We posted the plans for this building when it was proposed almost exactly two years ago – and here it is finished. Because the new Downtown Eastside plan restricted the potential for condo ownership in the DEOD part of the DTES – The Downtown Eastside Oppenheimer District – these may be the last that will be built in that area (until there’s a new or revised plan).
The 29 unit 4-storey building has 5 units of non-market housing on the main floor. It’s designed by Gair Williamson and is very similar to The Cordovan, by the same architect for a different developer, a bit further west The façade and plan are very similar – and as a bonus it looks almost exactly as the project model suggested.
Back in 2011 we published an image of the two restaurants the Park Board were planning to have developed on Downtown waterfront spots. One was built relatively soon after, but the other stalled – until now. Originally designed by Acton Ostry back in 2008, there’s now an operator identified and a significant redesign proposed for the wedge-shaped lot beside the stairs down from the Convention Centre to Harbour Green Park.
The new project is simpler, and closer in style to the Convention Centre, but less dramatic than the first idea which featured a wall of coloured glazing. We haven’t yet identified who has designed the replacement building.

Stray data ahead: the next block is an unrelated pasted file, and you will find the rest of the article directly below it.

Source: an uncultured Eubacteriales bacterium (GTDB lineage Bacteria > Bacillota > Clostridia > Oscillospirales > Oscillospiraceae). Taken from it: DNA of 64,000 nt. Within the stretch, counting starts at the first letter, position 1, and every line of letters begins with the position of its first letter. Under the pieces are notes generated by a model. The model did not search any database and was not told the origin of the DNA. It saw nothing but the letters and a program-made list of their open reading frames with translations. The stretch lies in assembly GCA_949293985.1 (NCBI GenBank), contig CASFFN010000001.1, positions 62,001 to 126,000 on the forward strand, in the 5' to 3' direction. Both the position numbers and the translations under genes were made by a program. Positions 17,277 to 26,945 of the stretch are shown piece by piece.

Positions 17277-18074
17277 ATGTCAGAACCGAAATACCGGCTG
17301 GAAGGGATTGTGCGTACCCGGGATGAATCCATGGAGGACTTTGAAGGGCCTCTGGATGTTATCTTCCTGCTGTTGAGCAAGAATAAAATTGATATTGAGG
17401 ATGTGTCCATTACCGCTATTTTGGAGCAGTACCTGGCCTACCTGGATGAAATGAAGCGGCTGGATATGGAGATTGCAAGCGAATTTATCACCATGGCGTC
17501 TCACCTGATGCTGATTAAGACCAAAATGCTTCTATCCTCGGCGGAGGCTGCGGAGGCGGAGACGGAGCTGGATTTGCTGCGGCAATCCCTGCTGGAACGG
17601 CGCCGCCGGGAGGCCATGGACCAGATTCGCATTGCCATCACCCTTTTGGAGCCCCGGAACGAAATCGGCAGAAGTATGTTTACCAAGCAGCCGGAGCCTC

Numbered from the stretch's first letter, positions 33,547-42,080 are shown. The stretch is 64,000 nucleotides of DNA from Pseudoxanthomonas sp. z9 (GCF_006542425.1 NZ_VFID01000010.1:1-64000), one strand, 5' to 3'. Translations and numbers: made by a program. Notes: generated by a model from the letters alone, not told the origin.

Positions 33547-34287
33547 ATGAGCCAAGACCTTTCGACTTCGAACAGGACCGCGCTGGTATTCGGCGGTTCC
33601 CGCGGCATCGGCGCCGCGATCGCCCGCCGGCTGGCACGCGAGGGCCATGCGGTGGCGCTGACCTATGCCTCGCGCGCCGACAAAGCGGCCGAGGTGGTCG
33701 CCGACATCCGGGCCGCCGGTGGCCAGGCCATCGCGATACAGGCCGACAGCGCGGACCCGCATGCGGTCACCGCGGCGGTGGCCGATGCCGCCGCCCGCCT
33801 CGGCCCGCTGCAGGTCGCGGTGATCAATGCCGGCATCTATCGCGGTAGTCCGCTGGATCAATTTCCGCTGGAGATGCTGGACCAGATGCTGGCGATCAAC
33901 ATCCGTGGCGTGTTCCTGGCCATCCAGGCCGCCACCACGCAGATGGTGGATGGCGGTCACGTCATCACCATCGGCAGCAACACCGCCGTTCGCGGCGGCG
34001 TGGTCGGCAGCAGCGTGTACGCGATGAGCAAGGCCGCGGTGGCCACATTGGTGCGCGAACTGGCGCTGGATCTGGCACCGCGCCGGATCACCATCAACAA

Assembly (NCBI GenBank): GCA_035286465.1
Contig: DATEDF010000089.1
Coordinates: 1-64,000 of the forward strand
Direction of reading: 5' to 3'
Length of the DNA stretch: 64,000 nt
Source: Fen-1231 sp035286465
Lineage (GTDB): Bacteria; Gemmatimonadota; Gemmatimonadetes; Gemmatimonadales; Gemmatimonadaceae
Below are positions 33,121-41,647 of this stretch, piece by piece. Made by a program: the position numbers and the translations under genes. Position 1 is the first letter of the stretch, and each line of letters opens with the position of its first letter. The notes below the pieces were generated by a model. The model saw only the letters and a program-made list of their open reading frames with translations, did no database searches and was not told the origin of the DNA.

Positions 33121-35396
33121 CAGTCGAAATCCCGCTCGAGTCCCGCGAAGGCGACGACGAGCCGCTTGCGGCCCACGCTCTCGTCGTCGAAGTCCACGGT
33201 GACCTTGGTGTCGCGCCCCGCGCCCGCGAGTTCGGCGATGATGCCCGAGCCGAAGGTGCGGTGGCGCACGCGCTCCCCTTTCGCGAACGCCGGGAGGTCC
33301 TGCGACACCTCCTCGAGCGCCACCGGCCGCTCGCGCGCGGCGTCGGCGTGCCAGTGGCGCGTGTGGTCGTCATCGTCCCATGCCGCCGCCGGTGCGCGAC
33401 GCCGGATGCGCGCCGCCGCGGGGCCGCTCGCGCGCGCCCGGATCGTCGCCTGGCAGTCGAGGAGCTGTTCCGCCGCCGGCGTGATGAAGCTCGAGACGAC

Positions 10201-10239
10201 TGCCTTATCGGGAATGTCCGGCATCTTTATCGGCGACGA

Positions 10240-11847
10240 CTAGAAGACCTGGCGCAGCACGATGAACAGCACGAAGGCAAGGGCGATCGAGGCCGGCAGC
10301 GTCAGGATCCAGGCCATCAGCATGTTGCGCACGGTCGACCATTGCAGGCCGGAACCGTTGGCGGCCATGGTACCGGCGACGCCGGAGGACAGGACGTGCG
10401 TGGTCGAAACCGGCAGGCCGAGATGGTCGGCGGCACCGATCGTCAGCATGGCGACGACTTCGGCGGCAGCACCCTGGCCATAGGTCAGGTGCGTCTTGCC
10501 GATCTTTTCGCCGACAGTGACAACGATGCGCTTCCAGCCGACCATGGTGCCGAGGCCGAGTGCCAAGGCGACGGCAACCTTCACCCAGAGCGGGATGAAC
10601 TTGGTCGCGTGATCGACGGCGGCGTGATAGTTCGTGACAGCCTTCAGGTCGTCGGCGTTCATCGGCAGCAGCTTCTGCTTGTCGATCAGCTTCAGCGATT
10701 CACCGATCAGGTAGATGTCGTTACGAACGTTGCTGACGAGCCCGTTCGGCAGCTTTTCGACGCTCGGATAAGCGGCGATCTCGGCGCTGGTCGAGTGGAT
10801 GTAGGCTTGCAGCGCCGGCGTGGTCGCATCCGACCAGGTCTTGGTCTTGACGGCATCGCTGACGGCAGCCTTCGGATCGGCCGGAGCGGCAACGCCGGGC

This project has been around for a year, but initially we couldn’t find any good renders to post. Now the project appears to have been approved, and sold. (We hope that means someone will build it). It’s a small triangular site where 4th and Scotia meet, and it’s in the Brewery Creek artist studio area of Mount Pleasant. BattersbyHowat Architecture designed the project which would have 3 house-sized units on 4 floors.
The project had to get a Board of Variance approval for the density, and the site was offered for sale at $1.5m. The reason that the building doesn’t butt against the Artworks building to the west is that there’s another vacant lot in between with a different (non-residential) development.
We first featured this tower in February 2013, and then again a month later – at that time it was named for the cross street – 508 Helmcken. We suggested then that the design would change, as the Urban Design Panel found the first version somewhat overbearing for its context right next to the Emery Barnes Park.
Sure enough it changed in remarkably short order, supported by the panel (although only by a 5-3 margin). It was simpler, squarer and quite a bit more contemporary in its design – we’ve shown it on the left. A version of the earlier design in shown on the right.
Now, after a hiatus for a number of legal cases that eventually allowed the scheme to proceed, there’s a new version submitted for a development permit, with one additional rental unit – now 110 of them – but fewer condos – 278 of them; (originally there were 355 proposed)